Internet service providers launch Copyright Alert System
Comcast, AT&T, Cablevision, Time Warner Cable, and Verizon have joined together into a powerful Coalition of Businesses You Hate But Can’t Live Without, and now they’re taking action against illegal downloading. The Executive Director for the Center for Copyright Information announced in a blog post yesterday that the long-planned Copyright Alert System will go into effect. The system uses a kind of Six-Strikes policy: The Internet service providers will send six electronic warnings to alleged offenders who are downloading content illegally. (By the fifth and sixth strikes, the ISPs will begin implementing “Mitigation Measures,” which include reducing the speed of your Internet — and if there’s one thing your service provider is good at, it’s making your connection incredibly slow.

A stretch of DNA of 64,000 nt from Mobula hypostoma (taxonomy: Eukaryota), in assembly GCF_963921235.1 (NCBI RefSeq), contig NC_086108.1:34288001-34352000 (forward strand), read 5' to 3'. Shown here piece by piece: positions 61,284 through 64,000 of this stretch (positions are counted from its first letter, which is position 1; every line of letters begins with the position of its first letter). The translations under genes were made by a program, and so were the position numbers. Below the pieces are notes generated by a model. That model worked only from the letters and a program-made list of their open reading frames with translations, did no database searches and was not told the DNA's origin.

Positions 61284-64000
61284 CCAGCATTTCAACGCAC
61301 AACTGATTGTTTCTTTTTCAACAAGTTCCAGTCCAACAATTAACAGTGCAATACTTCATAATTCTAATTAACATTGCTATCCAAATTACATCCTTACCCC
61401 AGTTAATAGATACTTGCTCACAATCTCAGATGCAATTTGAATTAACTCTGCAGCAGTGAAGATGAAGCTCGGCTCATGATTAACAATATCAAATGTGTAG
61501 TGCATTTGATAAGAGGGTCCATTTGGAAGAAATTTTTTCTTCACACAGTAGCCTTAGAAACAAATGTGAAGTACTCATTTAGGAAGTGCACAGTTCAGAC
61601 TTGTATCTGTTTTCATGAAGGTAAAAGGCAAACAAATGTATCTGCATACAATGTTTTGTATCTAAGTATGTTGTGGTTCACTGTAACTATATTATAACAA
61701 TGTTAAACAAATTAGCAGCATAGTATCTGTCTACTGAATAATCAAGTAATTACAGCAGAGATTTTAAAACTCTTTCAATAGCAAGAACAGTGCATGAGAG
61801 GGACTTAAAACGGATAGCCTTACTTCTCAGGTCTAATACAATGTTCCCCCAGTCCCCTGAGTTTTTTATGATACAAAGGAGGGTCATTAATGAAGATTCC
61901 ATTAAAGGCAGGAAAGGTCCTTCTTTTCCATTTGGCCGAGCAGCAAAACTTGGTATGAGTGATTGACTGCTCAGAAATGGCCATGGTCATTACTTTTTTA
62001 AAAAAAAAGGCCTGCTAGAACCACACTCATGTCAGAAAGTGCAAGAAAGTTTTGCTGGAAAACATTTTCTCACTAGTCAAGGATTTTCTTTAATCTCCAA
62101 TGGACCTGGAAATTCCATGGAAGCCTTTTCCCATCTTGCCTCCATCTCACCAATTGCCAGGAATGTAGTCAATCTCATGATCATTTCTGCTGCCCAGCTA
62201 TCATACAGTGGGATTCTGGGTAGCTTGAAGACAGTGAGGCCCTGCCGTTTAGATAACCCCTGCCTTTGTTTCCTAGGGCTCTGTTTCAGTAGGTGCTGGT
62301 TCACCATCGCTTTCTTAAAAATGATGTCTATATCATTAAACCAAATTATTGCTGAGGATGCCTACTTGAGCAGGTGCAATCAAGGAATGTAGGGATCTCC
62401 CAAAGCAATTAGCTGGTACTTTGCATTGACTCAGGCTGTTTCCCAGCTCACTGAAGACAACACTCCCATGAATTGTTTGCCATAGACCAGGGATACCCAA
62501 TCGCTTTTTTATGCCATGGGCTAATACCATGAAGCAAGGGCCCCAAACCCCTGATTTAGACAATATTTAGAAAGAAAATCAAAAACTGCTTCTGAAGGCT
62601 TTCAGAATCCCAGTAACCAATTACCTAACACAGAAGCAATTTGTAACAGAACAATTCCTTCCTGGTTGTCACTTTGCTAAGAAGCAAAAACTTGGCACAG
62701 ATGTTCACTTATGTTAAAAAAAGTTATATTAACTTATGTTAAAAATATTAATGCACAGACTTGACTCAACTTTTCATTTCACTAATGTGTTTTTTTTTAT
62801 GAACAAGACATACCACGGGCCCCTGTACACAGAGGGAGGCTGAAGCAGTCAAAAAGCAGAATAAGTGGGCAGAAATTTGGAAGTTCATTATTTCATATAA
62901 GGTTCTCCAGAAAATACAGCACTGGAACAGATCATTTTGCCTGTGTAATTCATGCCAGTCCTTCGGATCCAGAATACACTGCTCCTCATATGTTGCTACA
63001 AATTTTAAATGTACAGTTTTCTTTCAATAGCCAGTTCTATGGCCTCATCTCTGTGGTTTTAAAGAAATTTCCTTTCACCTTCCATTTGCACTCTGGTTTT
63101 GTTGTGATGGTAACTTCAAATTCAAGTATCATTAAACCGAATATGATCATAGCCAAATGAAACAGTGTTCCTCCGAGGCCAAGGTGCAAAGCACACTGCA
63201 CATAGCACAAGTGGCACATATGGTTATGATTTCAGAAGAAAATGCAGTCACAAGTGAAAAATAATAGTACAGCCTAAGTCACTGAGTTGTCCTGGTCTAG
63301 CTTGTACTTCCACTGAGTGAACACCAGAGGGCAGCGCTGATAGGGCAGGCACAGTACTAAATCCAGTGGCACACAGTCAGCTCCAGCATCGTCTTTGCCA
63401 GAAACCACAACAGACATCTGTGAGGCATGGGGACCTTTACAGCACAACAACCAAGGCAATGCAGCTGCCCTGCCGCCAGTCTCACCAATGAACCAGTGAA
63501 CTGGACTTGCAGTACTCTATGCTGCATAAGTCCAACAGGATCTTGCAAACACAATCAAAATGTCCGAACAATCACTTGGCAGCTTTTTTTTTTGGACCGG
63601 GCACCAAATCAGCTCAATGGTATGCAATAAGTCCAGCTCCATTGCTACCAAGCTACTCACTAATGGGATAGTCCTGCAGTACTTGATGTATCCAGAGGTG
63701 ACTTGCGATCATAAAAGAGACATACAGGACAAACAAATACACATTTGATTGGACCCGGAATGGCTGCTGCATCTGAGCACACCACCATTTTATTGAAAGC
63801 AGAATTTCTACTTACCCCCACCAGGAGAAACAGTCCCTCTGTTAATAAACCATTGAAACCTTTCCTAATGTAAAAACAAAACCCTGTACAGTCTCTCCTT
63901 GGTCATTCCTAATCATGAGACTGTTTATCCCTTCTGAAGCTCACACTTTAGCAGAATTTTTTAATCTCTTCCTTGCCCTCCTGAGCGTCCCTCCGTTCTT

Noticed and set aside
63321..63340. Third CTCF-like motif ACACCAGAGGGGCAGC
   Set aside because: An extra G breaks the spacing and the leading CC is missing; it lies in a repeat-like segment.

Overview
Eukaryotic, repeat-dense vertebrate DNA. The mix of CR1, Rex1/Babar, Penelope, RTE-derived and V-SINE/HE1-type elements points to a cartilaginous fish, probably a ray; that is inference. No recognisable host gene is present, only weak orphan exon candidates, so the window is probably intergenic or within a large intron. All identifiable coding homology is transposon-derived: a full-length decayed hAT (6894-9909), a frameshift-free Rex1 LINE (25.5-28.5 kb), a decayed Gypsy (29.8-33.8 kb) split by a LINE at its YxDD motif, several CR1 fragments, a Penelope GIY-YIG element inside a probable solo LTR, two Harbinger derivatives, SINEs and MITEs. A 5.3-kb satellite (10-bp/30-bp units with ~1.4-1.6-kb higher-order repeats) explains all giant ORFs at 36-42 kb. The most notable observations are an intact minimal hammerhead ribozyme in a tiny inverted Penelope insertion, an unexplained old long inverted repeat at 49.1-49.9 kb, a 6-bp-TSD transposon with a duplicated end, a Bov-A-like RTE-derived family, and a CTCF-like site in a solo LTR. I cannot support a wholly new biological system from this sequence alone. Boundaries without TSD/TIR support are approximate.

The Center for Copyright Information declined to comment on the record when contacted by EW, but the system appears very mild. As the Center made clear in an earlier blog post, the CAS only deals with residential Internet services — so libraries, wi-fi cafés, and other places that currently offer free Internet will not be effected. If you are accused of downloading things illegally, and want to contest the allegation, there is an elaborate Independent Review system — and anyhow, let’s be honest, you were definitely illegally downloading the new episode of Game of Thrones. Anyhow, as with most efforts to stave off copyright infringement, this process will probably be circumvented very quickly by all but the least talented content pirates.
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